The research showed that the drug appeared to lower the likelihood of death and suicide by over 60% compared with placebo.
The finding "reinforces lithium as an effective agent to reduce the risk of suicide in people with mood disorders," the scientists said.
Mood disorders are a major cause of global disability - the two main types are unipolar, which is commonly known as clinical depression, and bipolar disorder, which can also be called manic depression.
Both conditions are severe and long-term and involve extreme mood swings. Patients with bipolar disorder, however, also experience episodes of mania or hypomania.
People affected by a mood disorder have a 30 times higher likelihood of suicide than the general population. Mood stabilizing drugs, such as lithium, anticonvulsants or antipsychotics, used for the treatment of these conditions can help keep mood within normal limits.
However, experts have not known their role in suicide prevention, and therefore, researchers from the universities of Oxford, UK and Verona, Italy set out to examine whether lithium has a particular preventive effect for suicide and self harm in patients with unipolar and bipolar mood disorders.
Forty-eight randomized controlled trials consisting of 6,674 volunteers were examined. The studies compared lithium with either placebo or active drugs in long-term treatment for mood disorders.
Results showed that lithium was more successful than placebo in lowering the number of suicides and deaths from any cause.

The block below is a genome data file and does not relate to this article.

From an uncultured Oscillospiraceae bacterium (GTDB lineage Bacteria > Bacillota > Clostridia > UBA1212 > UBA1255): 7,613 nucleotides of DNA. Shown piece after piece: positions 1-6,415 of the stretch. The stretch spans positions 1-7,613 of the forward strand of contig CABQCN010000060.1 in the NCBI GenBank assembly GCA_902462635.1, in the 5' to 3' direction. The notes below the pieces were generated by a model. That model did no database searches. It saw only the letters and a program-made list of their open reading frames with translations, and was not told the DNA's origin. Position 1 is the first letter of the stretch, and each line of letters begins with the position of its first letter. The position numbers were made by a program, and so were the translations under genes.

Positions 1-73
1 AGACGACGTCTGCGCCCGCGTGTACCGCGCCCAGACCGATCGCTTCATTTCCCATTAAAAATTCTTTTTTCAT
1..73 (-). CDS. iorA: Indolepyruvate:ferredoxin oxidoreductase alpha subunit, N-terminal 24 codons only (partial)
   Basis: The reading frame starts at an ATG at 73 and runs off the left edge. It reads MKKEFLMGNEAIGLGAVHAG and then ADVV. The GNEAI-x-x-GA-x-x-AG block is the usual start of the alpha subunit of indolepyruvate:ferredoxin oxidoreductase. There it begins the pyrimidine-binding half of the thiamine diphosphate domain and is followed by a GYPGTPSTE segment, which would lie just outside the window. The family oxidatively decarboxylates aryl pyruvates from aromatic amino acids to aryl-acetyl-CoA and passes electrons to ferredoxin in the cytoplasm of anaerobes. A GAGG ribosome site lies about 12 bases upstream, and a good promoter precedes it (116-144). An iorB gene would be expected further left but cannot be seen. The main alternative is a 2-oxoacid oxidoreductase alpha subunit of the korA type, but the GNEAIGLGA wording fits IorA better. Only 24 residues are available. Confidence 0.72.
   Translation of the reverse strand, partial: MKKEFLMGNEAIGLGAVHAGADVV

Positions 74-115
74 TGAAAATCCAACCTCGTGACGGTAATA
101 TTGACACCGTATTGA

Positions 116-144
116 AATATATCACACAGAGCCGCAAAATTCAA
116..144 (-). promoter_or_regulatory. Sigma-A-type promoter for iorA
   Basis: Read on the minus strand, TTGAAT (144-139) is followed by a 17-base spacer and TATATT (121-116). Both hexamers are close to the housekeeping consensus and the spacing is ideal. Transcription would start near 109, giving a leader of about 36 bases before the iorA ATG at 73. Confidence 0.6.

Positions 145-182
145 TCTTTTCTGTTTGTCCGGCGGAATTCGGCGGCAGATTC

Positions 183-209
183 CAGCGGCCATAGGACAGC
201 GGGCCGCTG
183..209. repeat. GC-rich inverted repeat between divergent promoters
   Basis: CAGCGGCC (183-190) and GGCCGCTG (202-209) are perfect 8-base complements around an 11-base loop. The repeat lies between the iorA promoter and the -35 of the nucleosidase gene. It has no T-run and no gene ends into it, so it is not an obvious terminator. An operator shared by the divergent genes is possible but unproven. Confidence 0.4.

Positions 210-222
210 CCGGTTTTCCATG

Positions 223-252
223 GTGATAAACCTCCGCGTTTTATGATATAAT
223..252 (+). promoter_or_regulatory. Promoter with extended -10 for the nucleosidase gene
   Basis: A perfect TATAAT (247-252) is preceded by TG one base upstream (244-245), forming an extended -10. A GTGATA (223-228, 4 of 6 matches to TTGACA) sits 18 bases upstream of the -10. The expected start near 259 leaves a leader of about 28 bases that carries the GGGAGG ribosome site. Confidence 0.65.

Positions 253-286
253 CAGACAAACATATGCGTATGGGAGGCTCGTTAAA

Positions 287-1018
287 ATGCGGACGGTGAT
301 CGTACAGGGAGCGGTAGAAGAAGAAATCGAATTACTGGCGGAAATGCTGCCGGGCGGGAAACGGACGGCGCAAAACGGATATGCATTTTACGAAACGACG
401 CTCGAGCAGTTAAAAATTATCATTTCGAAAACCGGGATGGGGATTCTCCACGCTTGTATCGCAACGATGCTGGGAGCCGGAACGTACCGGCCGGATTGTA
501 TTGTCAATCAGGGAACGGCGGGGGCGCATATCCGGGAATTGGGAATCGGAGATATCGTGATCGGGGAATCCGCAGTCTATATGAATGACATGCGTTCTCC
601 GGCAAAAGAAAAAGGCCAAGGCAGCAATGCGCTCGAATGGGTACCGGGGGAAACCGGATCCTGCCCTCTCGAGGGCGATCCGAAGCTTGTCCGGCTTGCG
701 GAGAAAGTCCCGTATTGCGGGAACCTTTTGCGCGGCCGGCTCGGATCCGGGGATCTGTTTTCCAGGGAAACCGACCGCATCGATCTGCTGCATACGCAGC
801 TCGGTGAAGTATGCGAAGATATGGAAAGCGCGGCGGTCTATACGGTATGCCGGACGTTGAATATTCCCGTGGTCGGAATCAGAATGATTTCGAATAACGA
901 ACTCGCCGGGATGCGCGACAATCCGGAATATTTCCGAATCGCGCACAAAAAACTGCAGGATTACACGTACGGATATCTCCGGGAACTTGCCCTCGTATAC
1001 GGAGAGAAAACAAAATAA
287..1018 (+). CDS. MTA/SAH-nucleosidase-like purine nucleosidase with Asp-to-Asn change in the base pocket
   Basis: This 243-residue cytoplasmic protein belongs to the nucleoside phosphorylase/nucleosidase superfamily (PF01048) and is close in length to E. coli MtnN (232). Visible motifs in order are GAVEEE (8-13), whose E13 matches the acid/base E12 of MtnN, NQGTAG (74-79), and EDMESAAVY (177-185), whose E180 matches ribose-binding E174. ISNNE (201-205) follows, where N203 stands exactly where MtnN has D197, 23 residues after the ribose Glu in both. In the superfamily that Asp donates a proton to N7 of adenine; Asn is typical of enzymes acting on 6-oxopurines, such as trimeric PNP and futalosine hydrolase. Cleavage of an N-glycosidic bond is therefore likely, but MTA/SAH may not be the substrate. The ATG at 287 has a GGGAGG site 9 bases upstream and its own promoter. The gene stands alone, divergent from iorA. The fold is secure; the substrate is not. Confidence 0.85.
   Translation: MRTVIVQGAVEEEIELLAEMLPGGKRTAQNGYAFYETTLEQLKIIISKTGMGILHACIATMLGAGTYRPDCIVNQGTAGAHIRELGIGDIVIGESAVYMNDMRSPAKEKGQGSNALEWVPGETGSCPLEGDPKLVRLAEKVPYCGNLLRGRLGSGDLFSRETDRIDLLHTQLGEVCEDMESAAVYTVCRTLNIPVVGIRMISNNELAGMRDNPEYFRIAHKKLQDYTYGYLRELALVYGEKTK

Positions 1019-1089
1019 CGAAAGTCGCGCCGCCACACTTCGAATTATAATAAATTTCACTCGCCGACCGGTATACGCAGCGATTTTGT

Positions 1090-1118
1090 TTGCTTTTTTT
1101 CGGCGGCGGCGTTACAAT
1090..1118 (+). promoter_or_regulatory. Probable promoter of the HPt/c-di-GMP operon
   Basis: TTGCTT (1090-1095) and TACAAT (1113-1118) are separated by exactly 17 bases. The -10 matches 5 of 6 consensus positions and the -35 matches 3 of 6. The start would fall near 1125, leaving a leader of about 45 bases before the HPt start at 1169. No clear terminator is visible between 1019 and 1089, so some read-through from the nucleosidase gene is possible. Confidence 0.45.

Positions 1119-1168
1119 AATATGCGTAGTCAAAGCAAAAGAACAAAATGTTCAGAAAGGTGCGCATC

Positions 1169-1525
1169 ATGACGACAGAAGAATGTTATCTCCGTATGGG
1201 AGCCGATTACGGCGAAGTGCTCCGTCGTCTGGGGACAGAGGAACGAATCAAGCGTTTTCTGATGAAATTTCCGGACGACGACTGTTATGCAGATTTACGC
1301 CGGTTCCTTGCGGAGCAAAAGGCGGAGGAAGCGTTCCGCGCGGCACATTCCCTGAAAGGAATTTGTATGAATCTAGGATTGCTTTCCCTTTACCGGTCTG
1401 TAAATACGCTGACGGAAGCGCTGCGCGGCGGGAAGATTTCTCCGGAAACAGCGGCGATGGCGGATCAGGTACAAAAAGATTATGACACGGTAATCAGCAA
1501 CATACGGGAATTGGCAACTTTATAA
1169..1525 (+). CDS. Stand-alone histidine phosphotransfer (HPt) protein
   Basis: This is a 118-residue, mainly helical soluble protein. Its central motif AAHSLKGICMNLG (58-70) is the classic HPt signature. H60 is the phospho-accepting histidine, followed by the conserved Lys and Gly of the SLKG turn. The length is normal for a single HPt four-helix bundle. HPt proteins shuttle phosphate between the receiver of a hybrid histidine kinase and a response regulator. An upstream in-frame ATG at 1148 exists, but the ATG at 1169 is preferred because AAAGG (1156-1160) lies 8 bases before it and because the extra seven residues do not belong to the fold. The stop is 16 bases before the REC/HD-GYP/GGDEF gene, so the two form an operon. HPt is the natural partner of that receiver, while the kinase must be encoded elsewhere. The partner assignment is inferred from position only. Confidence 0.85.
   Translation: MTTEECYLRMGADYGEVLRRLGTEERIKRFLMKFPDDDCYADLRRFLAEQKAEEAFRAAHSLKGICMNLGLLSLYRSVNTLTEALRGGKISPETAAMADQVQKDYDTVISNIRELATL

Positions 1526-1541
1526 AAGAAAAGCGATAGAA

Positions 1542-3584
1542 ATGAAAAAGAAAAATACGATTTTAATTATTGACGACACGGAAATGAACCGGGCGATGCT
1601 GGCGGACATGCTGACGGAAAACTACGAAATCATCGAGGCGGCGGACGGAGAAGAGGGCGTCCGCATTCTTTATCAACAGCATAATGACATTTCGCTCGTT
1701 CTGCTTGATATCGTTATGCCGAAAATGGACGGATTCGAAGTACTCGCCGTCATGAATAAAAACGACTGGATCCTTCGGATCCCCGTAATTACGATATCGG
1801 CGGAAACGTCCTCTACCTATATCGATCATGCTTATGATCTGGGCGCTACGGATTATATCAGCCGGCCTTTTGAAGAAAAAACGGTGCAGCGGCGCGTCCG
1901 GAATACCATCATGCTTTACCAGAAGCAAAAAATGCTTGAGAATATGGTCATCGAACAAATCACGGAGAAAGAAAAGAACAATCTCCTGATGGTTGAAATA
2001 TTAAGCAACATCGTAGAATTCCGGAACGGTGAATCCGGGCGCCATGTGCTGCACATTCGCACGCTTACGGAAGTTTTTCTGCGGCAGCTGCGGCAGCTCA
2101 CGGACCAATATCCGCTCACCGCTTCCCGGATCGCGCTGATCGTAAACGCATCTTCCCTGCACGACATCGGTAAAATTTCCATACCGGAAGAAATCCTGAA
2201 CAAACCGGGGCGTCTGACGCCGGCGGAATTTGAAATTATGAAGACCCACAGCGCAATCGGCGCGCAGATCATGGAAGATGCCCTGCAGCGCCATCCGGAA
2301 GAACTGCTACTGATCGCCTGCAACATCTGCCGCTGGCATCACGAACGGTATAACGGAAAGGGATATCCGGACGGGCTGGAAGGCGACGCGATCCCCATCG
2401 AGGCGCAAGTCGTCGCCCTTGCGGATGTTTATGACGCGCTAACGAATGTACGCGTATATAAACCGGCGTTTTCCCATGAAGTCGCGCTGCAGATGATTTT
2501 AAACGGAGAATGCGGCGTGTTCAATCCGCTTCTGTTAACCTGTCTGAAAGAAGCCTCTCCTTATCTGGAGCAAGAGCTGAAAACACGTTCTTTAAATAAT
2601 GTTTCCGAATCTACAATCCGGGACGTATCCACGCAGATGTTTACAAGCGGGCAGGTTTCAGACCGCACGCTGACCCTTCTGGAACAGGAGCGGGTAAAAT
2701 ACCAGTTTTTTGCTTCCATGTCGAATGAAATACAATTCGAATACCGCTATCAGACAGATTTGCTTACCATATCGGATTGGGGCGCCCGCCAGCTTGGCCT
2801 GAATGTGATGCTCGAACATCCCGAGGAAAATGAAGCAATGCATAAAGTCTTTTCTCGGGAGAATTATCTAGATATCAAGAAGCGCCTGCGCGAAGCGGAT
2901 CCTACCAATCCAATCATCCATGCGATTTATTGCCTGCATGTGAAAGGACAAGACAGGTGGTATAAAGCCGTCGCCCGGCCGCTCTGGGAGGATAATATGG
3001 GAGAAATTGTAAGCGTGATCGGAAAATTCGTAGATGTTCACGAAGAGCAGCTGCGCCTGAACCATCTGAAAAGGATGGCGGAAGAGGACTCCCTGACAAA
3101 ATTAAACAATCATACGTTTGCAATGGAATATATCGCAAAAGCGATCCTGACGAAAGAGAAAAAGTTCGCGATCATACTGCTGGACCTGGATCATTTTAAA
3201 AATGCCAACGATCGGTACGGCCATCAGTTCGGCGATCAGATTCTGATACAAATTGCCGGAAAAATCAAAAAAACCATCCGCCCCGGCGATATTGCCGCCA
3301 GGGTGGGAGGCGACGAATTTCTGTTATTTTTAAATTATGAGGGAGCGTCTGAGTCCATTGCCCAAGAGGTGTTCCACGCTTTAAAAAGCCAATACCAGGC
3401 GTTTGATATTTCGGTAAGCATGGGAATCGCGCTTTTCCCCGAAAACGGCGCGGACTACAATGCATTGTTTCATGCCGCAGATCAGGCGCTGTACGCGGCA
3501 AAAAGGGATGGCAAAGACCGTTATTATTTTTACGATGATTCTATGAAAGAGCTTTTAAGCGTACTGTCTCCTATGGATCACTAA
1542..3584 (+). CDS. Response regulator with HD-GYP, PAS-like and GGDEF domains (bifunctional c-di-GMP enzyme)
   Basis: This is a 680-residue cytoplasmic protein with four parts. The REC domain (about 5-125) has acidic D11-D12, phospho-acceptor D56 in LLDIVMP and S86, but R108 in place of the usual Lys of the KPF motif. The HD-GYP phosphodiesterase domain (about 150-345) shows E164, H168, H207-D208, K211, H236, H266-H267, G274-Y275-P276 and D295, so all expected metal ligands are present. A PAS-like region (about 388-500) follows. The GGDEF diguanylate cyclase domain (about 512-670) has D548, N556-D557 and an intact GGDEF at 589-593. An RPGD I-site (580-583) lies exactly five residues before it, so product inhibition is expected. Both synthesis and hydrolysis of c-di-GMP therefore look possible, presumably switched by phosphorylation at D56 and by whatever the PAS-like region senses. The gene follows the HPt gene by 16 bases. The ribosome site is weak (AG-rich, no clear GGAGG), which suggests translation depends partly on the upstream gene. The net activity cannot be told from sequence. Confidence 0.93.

However, no clear benefits were found for lithium in preventing deliberate self harm compared with placebo.
The experts said:
"When lithium was compared with each active individual treatment, a statistically significant difference was found only with carbamazepine for deliberate self harm. Overall, lithium tended to be generally better than the other active treatments, with small statistical variation between the results."
"This updated systematic review reinforces lithium as an effective agent to reduce the risk of suicide in people with mood disorders," explained the investigators.
The drug's anti-suicidal effects may be exerted by "reducing relapse of mood disorder," the authors said.
However, they pointed out "there is some evidence that lithium decreases aggression and possibly impulsivity, which might be another mechanism mediating the anti-suicidal effect."
Lithium has many side effects, the scientists pointed out. However, doctors "need to take a balanced view of the likely benefits and harm of lithium in the individual patient."
The authors concluded:
"Understanding the mechanism by which lithium acts to decrease suicidal behavior could lead to a better understanding of the neurobiology of suicide."
A 2009 study suggested that very low levels of lithium in drinking water may help prevent suicide in the general population.
Written by Sarah Glynn